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Iran's top rights official urges probe into rights abuses against jailed diplomat in Belgium

Kazem Gharibabadi, Kazem Gharibabadi, the judiciary chief’s deputy for international affairs and secretary of the High Council for Human Rights. (File Photo)

A senior Iranian official has censured Germany and Belgium over the “illegal” detention and trial of Assadollah Assadi, calling for a probe into human rights abuses against the Iranian diplomat.

In a letter to the UN High Commissioner for Human Rights, Kazem Gharibabadi, the judiciary chief’s deputy for international affairs and secretary of the High Council for Human Rights, urged the world body to hold the two European countries accountable for gross human rights abuses against Assadi.

Despite enjoying diplomatic immunity, the Iranian diplomat based in the Austrian capital of Vienna was arrested on bogus charges while visiting Germany in July 2018.

Nearly three months after his arrest, Assadi was extradited to Belgium where he is currently serving a 20-year prison sentence.

In the letter, Gharibabadi condemned the actions taken by the authorities in Germany and Belgium against Assadi and his family as a “flagrant violation” of the country’s international obligations.

The top rights official said Assadi had faced various forms of torture during his detention in Germany, including being kept in cold cells with insufficient clothing, deprived of proper food, as well as being incarcerated with dangerous criminals, and subjected to mistreatment by prison authorities.

The diplomat, he asserted, had been banned from contacting his family for 53 days during his incarceration in Germany in violation of the International Covenant on Civil and Political Rights.

Gharibabadi, who previously served as Iran’s envoy to the Vienna-based organizations, termed the Belgian court’s arrest warrant against Assadi baseless, adding that the Belgian authorities had subjected Assadi to “inhuman, humiliating and cruel” treatment.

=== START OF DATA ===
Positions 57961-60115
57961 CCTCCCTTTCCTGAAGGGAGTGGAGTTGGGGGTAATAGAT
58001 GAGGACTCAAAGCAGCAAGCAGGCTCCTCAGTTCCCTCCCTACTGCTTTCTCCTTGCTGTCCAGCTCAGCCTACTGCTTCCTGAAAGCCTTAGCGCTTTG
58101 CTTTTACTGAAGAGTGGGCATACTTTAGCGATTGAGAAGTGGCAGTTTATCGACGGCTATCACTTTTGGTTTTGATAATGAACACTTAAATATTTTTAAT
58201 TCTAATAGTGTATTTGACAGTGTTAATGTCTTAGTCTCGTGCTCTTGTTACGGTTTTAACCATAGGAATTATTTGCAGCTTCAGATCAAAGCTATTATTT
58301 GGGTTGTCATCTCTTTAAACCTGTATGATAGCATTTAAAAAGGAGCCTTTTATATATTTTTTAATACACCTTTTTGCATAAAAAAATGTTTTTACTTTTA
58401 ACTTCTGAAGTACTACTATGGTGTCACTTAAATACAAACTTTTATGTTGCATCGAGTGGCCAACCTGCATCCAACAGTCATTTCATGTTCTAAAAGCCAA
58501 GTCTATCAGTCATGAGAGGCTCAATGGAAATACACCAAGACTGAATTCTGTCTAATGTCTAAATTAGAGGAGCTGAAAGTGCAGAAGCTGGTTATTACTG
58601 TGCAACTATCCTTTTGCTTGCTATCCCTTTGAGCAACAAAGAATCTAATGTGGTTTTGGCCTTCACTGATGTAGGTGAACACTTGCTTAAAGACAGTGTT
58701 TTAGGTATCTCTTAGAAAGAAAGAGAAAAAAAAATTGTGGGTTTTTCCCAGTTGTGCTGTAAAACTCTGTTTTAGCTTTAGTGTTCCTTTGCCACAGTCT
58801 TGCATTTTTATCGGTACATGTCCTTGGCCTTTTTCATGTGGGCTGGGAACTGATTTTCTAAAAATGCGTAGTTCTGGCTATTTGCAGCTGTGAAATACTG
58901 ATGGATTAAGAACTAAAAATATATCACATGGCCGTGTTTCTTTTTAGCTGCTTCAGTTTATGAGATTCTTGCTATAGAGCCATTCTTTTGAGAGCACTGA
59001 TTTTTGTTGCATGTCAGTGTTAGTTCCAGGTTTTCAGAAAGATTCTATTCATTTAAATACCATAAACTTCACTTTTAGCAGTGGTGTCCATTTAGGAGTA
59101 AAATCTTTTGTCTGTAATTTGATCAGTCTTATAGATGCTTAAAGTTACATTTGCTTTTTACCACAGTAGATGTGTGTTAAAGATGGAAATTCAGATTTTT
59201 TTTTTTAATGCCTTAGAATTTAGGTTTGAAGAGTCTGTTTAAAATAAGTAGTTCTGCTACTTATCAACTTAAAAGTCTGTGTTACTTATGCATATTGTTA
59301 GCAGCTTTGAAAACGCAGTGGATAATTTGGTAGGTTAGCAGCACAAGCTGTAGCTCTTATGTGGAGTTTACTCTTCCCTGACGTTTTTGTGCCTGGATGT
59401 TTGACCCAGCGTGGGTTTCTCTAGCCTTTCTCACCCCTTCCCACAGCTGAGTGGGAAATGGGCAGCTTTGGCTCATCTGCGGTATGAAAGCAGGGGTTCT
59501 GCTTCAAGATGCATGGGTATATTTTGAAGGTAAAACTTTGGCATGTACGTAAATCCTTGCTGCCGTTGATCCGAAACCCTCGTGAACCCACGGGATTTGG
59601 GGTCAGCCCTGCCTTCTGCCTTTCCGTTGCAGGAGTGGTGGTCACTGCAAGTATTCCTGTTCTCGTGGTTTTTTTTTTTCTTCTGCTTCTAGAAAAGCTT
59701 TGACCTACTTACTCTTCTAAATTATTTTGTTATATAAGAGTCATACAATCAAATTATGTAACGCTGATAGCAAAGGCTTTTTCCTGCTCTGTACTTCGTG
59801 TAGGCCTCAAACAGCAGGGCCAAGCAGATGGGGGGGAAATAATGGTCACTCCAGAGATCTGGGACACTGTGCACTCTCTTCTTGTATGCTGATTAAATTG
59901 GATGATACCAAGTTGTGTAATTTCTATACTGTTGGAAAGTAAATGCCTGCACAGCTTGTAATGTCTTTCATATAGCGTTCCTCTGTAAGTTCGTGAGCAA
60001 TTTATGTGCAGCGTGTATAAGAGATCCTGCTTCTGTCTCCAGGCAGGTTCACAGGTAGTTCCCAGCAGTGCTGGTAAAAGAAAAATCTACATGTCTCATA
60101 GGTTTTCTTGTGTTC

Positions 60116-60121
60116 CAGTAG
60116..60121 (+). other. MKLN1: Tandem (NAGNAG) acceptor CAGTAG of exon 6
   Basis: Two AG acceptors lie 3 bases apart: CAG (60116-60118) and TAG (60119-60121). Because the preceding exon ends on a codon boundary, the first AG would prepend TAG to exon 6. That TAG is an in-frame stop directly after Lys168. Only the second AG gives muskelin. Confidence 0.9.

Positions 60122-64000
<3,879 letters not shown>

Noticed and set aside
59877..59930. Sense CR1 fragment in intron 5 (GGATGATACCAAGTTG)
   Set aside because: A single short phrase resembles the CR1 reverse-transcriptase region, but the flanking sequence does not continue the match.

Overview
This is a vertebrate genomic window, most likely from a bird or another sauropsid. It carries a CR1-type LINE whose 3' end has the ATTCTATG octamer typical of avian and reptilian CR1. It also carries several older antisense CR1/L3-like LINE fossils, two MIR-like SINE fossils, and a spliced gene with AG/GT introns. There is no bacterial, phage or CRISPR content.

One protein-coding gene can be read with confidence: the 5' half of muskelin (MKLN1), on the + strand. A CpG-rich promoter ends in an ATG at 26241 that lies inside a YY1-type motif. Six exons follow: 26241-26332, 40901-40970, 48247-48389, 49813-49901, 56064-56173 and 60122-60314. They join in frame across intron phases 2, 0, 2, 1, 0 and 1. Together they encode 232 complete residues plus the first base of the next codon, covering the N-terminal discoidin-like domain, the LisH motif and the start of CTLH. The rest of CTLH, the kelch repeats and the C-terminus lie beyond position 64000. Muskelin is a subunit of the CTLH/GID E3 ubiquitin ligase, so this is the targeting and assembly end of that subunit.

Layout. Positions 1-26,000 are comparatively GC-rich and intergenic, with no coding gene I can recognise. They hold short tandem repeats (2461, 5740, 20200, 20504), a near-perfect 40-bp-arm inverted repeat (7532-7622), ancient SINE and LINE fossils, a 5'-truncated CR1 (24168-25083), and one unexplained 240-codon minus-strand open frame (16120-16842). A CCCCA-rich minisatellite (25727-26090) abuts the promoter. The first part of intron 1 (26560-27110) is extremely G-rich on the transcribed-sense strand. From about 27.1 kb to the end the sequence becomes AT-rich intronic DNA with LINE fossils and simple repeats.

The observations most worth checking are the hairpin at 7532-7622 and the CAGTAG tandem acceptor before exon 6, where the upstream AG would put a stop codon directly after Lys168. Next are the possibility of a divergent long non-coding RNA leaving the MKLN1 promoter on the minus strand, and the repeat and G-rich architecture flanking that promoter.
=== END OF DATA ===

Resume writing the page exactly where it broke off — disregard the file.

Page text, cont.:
Assadi, he hastened to add, has been denied the right of access to his children, and other relatives, amid wider restrictions, during his detention in Belgium.

Saeed Khatibzadeh, the foreign ministry spokesman, addressing a weekly press conference in Tehran on Monday called for the immediate release of Assadi.

Assadi’s case, according to legal experts, is based on sham and unsubstantiated charges and smacks of political propaganda against the Islamic Republic.

Belgian authorities in June 2018 said the country’s police had intercepted a car carrying homemade explosives, claiming that the Iranian diplomat handed the material to two people in Belgium.

He was accused of plotting an attack against the anti-Iran MKO terrorist outfit, a claim that has been strongly rejected by Iranian authorities.

The MKO has been responsible for numerous assassinations and bombings against top-ranking Iranian officials since the 1979 Islamic Revolution.

Out of the nearly 17,000 Iranians killed in terrorist attacks since the Islamic Revolution, about 12,000 have fallen victim to the MKO’s acts of terror.

One of the biggest attacks by the group was the 1981 bombing of the Islamic Republic Party’s headquarters in Tehran, which killed Iran’s then-judiciary chief Ayatollah Mohammad Hossein Beheshti, and 72 others, including lawmakers and ministers.

The group members fled Iran in 1986 to Iraq, where they enjoyed the patronage of former Iraqi military dictator Saddam Hussein.

The group, now based in Albania, was on the US government’s list of terrorist organizations until 2012. Since being delisted, the group leader Maryam Rajavi has forged close ties with western officials.

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